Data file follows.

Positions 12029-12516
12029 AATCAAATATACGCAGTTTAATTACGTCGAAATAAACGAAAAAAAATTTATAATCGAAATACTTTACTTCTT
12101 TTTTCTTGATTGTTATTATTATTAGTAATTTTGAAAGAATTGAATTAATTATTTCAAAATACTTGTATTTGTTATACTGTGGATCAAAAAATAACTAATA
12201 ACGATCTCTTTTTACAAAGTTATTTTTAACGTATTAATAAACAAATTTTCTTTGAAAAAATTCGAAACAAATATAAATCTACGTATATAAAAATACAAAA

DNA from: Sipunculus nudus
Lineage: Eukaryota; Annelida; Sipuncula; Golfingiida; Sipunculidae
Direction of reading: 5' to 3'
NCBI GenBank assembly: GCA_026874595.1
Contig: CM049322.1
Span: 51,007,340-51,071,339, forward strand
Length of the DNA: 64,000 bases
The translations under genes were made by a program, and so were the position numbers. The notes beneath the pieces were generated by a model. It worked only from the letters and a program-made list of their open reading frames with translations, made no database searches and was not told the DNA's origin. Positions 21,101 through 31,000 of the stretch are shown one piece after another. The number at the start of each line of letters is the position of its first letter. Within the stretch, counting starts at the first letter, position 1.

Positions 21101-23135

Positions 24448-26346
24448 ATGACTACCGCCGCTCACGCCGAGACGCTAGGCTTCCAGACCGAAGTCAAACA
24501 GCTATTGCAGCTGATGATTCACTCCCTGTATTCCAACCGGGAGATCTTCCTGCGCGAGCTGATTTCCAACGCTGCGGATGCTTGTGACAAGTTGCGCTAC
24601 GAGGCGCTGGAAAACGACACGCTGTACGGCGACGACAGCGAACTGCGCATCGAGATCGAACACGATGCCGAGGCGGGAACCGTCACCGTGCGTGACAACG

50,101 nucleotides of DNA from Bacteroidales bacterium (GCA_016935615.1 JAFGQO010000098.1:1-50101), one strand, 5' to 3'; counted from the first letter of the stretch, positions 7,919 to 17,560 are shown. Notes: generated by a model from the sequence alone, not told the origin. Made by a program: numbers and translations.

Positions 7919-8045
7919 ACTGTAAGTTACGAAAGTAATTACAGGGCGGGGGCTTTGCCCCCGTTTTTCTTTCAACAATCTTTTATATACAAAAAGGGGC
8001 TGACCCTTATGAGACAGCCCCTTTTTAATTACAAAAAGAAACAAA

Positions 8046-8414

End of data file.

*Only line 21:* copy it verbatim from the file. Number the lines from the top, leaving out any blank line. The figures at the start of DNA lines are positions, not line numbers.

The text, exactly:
8001 TGACCCTTATGAGACAGCCCCTTTTTAATTACAAAAAGAAACAAA